CDC: Youth Risk Behavior Surveillance

Apart from the National Intimate Partner and Sexual Violence Surveys (NISVS) CDC also performs at regular intervals a survey among high school students called “Youth Risk Behaviour Surveillance” and has done so since the 1990s.

 

In 2001 they added the question

Have you ever been physically forced to have sexual intercourse when you did not want to?

to the survey.

 

Below is a chart showing the results of that questions since 2001 and up to the latest available data which is from 2015:

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First Glimpse of NISVS 2012 Results

I have written quite a few posts about the NISVS 2010 and NISVS 2011 reports which found staggering number for male victimization of sexual violence – in particular in the “made to penetrate” category which for inexplicable reasons CDC buried by not categorizing it as rape.

 

CDC have recently published a fact sheet about sexual victimization among boys and girls under 18. The data is stated that is from the NISVS 2012 and are the first indication I’ve seen that the CDC continued with the NISVS after the one surveyed in 2011 (results were published in 2014).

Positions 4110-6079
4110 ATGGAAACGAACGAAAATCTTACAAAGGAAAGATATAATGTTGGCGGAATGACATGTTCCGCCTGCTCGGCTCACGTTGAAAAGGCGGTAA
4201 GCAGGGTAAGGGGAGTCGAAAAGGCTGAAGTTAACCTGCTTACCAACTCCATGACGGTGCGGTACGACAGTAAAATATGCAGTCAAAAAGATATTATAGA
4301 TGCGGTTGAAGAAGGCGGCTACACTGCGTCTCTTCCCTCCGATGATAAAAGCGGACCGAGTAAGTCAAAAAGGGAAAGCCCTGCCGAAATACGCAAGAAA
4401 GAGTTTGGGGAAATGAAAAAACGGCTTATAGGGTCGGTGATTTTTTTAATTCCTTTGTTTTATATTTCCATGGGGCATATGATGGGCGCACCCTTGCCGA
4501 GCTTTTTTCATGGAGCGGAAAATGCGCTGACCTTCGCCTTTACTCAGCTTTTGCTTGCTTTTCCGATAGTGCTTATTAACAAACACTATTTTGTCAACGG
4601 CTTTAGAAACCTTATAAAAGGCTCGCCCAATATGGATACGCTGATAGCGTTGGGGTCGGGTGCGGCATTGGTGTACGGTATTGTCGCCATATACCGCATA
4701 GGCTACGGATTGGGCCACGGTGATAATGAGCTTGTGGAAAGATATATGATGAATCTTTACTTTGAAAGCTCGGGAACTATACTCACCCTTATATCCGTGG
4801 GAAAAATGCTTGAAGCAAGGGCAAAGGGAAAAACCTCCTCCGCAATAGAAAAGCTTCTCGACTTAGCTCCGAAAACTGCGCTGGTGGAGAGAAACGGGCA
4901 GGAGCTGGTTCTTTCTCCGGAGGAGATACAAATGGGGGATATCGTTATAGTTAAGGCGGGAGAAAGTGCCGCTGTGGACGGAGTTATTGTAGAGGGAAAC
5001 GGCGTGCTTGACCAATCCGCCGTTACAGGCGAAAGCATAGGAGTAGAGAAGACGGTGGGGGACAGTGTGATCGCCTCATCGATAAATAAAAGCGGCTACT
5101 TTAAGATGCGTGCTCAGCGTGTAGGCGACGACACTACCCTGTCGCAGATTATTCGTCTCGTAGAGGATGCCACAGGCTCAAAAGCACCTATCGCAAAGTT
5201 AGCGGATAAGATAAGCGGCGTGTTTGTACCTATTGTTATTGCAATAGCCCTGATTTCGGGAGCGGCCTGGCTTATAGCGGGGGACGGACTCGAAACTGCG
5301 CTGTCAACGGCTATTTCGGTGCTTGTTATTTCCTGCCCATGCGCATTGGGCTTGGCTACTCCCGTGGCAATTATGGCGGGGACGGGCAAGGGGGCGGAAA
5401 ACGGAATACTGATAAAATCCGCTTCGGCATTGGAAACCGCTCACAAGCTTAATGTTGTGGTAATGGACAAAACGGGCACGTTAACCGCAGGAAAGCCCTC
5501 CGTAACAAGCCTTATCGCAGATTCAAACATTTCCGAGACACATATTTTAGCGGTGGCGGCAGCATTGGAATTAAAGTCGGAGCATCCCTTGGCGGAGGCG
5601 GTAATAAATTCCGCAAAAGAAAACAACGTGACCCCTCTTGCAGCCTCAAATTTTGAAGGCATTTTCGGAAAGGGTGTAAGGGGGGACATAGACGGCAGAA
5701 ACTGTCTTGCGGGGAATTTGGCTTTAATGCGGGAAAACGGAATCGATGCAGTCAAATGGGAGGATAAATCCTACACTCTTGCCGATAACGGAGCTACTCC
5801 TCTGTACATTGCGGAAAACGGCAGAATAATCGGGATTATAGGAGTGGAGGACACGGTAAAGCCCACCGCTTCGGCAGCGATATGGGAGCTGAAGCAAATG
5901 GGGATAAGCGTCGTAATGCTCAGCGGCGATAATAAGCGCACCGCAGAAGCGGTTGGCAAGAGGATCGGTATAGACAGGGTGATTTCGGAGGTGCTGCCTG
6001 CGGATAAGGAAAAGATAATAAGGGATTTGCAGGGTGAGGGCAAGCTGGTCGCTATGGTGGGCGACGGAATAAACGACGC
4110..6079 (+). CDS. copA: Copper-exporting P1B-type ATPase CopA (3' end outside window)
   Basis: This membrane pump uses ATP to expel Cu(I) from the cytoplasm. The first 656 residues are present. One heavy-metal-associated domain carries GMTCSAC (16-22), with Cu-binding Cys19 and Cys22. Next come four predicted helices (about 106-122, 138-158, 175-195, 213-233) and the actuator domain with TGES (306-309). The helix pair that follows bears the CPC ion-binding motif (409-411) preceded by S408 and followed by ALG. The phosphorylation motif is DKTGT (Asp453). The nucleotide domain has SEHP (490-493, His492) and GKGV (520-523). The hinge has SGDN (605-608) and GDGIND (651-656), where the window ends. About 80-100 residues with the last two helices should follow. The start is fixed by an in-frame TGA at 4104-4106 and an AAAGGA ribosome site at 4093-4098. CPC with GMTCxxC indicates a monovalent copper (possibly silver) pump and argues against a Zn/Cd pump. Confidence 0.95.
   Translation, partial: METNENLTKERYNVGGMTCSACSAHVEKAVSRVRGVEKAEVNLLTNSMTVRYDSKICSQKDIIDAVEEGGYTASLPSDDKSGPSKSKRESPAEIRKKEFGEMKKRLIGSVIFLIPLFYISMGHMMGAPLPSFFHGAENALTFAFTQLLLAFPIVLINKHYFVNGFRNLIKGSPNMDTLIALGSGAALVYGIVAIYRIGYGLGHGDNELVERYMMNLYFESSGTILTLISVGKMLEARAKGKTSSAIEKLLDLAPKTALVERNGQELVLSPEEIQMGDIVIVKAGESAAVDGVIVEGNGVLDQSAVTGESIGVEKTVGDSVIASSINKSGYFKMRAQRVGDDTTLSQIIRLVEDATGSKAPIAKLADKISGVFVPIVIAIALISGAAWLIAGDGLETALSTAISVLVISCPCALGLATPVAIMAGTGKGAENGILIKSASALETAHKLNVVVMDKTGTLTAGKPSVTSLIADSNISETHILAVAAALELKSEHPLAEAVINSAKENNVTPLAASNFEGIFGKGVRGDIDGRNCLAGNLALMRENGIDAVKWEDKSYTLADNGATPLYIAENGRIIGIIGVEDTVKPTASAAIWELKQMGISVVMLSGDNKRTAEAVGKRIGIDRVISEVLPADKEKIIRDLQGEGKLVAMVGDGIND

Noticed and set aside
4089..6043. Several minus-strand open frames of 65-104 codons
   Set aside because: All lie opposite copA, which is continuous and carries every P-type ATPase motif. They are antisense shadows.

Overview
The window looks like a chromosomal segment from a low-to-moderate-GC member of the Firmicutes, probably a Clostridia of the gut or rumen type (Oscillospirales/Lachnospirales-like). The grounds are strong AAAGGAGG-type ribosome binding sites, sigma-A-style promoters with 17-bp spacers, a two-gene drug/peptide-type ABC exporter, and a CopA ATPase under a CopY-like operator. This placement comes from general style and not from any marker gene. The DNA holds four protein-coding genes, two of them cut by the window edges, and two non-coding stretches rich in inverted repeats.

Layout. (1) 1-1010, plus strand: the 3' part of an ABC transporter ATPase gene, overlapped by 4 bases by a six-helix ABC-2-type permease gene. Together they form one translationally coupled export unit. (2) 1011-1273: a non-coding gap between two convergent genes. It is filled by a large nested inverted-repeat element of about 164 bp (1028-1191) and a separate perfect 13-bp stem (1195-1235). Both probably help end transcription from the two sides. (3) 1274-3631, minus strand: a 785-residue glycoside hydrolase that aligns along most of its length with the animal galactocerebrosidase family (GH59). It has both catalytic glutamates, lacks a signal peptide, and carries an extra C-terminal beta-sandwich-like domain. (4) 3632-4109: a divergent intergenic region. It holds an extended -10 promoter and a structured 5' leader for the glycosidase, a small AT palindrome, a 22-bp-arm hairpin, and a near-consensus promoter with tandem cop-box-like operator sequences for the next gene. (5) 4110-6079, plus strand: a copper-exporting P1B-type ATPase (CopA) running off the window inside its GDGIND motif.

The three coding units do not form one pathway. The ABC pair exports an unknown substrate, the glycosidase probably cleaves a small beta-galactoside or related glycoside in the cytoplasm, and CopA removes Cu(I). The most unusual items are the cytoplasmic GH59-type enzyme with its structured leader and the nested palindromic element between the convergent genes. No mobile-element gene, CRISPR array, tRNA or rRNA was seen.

The Fact Sheet is titled “Sexual Violence in Youth – Findings from the 2012 National Intimate Partner and Sexual Violence Survey“.

 

The Fact Sheet listed a table containing key findings from the NISVS 2012:

NISVS 2012 Key Findings

 

Sex Exchange More Common Among Boys

An earlier post of mine titled “And Boys Too…” looked at the prevalence of teen prostitution among boys in different countries. I noted that to some extent there are more teen aged male prostitutes than teen aged female prostitutes based on a handful of studies.

Here is another US study using a nationally representative sample of adolescents and young adults which found that more males reported exchanging sex than females.

Ulloa, E.; Salazar, M.; & Monjaras, L. (2016). Prevalence and Correlates of Sex Exchange Among a Nationally Representative Sample of Adolescents and Young Adults. Journal of Child Sexual Abuse, 25(5), 524-537.

It used data from The National Longitudinal Study of Adolescent to Adult Health.